Tesla Makes Fun Of Detroit
Tesla Motors is a colorful company, to say the least. Reviled by some, worshiped by others, it’s equally colorful CEO, Elon Musk has graced the media with enough material to keep electrons and pens running for some time. As to be expected and predictably on time, after fairly good numbers form reservations and initial sales of its Model S, Tesla is beating the pavement and gets noticed once more.
Message To Detroit. “You’ve lost the game!”, that is the new message to Detroit coming out of Tesla Motors these days, according to one of the company’s high-profile investor who claimed the company is ahead of traditional automakers in the battle for electric-car supremacy. Supremacy? That is a difficult word to use these days, considering how it was key in creating this shaky economy.
More Bark Then Bite? According to Tim Draper, via Freep, the co-founder of Draper Fisher Jurvetson venture Capital, who owns substantial shares in the company, feels Tesla has what it takes to beat the Detroit Three. With its only ammunition of selling 5,000 Model S this year, ranging from $50,000 to about $110,000 that is a big and loud statement to make.
The Bright Future. Poster-child hero of the electric car, heralded by its incredible Roadster, the company has key elements to succeed. In essence, it uses readily available and mass-manufactured lithium-ion batteries, and in the case of the Roadster, the same as your laptops and cell phones. But if the roadmap can be clear to some, it is also murky to others. If the Roadster was a hit, the Model S should be the decisive coup for electric drivetrain fans. The electric sedan promises performance usually left to expensive German road machines. The Model X based on the same chassis as the Model S, will appeal to SUV space lovers.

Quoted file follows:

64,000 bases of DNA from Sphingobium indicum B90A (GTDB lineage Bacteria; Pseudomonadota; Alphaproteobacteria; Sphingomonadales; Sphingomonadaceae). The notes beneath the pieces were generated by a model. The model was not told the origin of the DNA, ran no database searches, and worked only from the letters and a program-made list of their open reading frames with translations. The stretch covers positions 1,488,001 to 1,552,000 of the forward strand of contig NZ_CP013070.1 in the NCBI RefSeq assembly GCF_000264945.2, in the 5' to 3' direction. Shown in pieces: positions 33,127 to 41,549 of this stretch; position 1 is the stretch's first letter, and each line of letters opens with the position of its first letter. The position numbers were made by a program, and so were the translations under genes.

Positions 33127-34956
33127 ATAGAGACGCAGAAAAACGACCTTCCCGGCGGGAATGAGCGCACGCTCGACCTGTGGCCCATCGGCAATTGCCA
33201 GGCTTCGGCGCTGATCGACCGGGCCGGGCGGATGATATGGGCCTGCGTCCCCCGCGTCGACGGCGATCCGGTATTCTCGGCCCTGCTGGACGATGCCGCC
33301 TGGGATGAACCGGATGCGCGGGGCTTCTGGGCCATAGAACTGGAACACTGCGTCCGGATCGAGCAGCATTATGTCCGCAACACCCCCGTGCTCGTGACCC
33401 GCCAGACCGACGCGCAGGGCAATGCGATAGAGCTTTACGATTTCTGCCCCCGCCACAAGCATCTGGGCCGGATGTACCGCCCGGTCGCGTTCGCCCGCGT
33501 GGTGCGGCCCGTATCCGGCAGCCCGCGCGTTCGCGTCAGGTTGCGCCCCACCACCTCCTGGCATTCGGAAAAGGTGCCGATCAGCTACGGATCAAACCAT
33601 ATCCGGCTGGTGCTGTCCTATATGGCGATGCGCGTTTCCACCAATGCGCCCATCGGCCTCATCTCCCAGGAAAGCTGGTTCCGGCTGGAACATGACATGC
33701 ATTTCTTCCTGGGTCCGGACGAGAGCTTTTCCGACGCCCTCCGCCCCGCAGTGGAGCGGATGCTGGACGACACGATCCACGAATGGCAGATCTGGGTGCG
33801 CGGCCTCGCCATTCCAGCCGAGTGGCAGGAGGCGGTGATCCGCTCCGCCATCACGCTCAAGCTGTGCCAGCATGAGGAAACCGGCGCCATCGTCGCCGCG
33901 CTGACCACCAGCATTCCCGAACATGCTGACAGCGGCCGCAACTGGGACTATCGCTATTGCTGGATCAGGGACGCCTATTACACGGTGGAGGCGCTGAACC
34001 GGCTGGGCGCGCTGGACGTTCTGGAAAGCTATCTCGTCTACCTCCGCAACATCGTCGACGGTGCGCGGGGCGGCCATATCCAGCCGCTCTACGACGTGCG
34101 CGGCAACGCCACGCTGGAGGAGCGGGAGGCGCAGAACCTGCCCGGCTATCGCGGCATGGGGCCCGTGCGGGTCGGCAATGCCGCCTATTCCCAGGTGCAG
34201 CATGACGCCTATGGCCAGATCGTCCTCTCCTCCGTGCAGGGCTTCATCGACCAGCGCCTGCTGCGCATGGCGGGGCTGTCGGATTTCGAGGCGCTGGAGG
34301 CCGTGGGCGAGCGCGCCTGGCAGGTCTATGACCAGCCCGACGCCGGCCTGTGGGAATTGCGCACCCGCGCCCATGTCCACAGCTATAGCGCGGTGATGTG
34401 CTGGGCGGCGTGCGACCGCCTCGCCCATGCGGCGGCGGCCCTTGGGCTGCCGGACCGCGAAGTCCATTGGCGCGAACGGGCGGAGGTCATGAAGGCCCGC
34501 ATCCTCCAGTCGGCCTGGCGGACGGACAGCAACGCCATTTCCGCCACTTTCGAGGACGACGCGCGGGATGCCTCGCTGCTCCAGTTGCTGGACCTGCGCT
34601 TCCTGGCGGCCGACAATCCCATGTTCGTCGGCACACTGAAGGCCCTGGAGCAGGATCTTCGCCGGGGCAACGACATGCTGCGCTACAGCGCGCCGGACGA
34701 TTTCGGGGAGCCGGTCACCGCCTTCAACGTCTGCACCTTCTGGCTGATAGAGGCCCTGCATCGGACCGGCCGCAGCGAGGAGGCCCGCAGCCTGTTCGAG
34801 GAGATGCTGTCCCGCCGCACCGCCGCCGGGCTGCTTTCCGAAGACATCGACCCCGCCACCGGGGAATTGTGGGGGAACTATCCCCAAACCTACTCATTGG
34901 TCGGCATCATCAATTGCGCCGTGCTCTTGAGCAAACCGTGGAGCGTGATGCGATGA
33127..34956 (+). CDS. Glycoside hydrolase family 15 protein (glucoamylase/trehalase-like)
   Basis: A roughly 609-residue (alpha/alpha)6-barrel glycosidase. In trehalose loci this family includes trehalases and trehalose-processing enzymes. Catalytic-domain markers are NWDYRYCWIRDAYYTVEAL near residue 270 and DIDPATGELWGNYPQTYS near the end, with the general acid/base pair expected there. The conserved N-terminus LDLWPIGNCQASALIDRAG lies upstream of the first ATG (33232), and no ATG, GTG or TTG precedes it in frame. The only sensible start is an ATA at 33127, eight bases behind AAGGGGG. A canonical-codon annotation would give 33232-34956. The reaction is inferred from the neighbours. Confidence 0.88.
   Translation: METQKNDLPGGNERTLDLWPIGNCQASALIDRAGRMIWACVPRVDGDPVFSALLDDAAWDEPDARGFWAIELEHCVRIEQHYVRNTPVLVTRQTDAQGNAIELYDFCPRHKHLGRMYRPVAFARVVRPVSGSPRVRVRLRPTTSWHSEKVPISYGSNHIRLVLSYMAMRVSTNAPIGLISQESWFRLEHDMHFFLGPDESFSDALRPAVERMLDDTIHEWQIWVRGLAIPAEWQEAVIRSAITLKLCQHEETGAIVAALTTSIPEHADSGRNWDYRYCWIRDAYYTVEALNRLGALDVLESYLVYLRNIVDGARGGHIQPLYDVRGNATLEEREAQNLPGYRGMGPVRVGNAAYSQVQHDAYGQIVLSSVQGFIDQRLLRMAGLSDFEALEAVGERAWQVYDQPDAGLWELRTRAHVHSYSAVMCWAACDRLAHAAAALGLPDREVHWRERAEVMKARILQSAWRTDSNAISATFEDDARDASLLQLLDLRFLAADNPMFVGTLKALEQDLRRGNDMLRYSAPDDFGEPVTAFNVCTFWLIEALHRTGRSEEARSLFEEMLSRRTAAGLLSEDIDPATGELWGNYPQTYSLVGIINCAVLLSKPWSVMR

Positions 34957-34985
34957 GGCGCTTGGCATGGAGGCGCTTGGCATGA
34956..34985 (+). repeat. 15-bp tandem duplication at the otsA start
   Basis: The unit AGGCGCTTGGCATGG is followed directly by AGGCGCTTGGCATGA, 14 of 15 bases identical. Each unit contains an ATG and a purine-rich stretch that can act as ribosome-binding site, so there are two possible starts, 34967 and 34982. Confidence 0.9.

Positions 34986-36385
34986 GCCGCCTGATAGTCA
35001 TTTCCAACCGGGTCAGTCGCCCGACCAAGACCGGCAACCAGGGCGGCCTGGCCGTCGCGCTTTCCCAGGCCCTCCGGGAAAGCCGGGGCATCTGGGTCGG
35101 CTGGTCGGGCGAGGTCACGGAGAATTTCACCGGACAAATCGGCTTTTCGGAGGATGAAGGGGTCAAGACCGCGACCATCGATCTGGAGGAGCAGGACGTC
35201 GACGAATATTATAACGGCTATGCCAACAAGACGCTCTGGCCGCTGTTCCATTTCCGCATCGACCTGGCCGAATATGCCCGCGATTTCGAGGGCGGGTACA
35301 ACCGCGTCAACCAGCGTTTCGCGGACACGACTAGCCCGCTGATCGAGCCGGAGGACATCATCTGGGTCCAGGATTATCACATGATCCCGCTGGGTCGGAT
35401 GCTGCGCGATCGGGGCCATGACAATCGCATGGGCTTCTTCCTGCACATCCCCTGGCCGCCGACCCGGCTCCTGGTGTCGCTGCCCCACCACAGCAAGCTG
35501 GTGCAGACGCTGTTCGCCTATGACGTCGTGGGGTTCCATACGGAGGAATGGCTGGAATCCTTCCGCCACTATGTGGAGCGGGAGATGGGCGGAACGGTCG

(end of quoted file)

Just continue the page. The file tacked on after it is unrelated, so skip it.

Next, What? And this is where Tesla speaks the loudest. An all-electric super sportscar at a reasonable price? A four-seater Roadster? A planned entry-level sedan by 2015 at around $30,000? Remember, Tesla’s original goal was to create a low-volume, high-end sports car to fund more affordable models, something that has been dangling on Tesla executives’ mouths for years.
Tesla finances are on more stable grounds these days then even some mainstream car manufacturers. Out of its $465 million DoE loan it received in 2009, its annual report shows only $364 million was used to develop and produce the Model S. That leaves the company with extra cash to start the next step, maybe finally that low-entry electric car.
Needless to say, Elon Musk knows how to keep the energy buzzing around. The Model S was well received by the media and the down payments show serious interest. But are we getting a wee bit tired of the company poking fun at Detroit and giving us such extensive roadmaps? One thing is for sure. Tesla Motors survived the initial bumpy years and now needs to sell its Model S, work on its next Model X, while the rest is nothing but speculation at this point.